Wandering Thoughts archives


Why I think dir() excludes metaclass methods

I was recently reading David Halter's Why Python's dir function is wrong which points out that dir() on classes and types excludes some valid attributes from the result (for example, __bases__). As it happens, I have a theory about why Python behaves this way. The short version is that it is a heuristic to make dir() more useful.

(Note that classes and types are the same thing. From now on I'm going to use 'class' to mean both.)

When you use dir() on a class there are at least two things you can be interested in, namely what attributes will be visible on an instance of that class (ie, what attributes are defined by the class and its inheritance hierarchy) and what attributes are visible on the class itself (more or less). My feeling is that almost all of the time people use dir() they are more interested in the former question; in fact, I'd expect that many people don't even know that you can have attributes visible on a class but not its instances.

Even ignoring the direct usability issue, doing dir() 'properly' has a couple of other significant drawbacks. First, you lose any good way to find out what attributes will be visible on instances of classes; you'll wind up wanting to add a special flag to dir() to return to the old behavior. Second, the result of dir(anyclass) is likely to be confusing in practice because it will mingle instance-visible and class-only attributes, including reasonably common special methods. Most obviously, every class has a __call__ special method from type() but it can only be called on the class itself.

It's probably worth mentioning the obvious thing, namely that metaclasses didn't used to exist while dir() is very old. Effectively this set the behavior of dir() as excluding metaclasses; you can imagine the uproar if dir() had suddenly added a bunch of methods when used on classes (including giving __call__ to everyone) when metaclasses were introduced. This might well have been (correctly) regarded as a significant change from existing behavior.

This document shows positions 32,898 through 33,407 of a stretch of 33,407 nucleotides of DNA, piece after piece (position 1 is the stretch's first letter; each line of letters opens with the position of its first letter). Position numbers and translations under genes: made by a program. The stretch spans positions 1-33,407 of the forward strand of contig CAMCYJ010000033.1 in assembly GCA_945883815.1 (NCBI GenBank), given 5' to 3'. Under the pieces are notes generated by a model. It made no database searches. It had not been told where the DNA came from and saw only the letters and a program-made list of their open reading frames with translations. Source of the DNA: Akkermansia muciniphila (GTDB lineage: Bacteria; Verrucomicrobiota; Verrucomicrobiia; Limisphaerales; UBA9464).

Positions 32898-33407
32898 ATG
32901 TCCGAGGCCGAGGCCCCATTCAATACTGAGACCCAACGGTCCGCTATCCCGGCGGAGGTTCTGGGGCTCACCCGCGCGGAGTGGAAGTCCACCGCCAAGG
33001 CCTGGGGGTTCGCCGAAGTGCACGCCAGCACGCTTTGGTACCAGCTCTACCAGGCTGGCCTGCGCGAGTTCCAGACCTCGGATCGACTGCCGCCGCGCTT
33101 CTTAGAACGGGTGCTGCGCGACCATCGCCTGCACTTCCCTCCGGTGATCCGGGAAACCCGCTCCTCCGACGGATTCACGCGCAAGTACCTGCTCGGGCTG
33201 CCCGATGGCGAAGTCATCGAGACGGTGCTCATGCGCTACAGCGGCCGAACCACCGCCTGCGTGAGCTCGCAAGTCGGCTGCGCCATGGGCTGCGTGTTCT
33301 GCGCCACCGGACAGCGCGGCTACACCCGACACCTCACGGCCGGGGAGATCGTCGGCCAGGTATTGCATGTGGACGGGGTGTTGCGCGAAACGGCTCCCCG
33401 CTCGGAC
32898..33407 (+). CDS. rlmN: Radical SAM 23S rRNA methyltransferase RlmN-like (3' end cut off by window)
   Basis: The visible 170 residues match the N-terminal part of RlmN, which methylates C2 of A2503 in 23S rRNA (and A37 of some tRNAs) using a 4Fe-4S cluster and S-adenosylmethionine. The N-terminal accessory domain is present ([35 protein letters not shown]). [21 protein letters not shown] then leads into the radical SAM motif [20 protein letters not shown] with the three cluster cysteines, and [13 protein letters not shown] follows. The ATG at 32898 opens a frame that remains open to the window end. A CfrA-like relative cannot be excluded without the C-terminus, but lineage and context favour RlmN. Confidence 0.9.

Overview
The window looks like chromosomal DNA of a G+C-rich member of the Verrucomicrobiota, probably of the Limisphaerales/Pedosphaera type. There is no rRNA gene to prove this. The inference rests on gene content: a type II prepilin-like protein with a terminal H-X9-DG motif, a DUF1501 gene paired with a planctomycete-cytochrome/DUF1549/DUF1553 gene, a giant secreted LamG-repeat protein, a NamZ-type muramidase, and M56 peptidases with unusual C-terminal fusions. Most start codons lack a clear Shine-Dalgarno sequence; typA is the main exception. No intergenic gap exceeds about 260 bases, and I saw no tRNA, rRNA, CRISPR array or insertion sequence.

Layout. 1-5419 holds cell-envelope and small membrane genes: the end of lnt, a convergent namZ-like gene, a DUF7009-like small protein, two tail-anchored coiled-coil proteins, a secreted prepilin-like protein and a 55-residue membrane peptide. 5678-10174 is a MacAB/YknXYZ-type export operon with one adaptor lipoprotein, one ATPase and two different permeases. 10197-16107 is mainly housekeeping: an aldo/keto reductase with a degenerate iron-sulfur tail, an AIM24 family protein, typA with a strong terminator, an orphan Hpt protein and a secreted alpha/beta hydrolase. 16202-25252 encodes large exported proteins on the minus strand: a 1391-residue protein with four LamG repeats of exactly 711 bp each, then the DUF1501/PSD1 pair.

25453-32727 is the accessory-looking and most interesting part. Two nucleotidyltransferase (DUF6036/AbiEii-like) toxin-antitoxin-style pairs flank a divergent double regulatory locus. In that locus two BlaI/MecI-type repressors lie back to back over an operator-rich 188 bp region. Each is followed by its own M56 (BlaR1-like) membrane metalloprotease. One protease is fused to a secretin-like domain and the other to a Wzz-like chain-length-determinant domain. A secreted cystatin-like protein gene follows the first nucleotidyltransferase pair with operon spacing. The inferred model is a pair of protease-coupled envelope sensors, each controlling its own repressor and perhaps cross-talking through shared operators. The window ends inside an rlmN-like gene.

(This seems especially likely as I believe that there is some code that uses dir() on classes for introspection.)

Also I've played fast and loose with something here, because dir() is actually not the list of what attributes will be visible on anything. dir() is the list of attributes that are defined on particular things, but additional attributes can be materialized in various ways and defined attributes can even be made inaccessible if you try hard enough. This may suggest why any change in dir()'s behavior has not been a high priority for Python developers; in a sense you usually shouldn't be using it in the first place. And (as pointed out on reddit) this dir() behavior is explicitly documented and it does even more magic than this.

PS: for more on metaclasses and many low level details about them, see my index to my metaclass series.

Sidebar: what additional attributes you would see on normal classes

You can get this list in a simple way:

sorted(set(dir(type)) - set(dir(object)))

Rather than put a big chunk of output here I think I'm going to leave it to my readers to run this for themselves if they're interested.

Classes with custom metaclasses would add any additional attributes from those custom metaclasses.

python/OnDirAndMetaclasses written at 01:14:39; Add Comment

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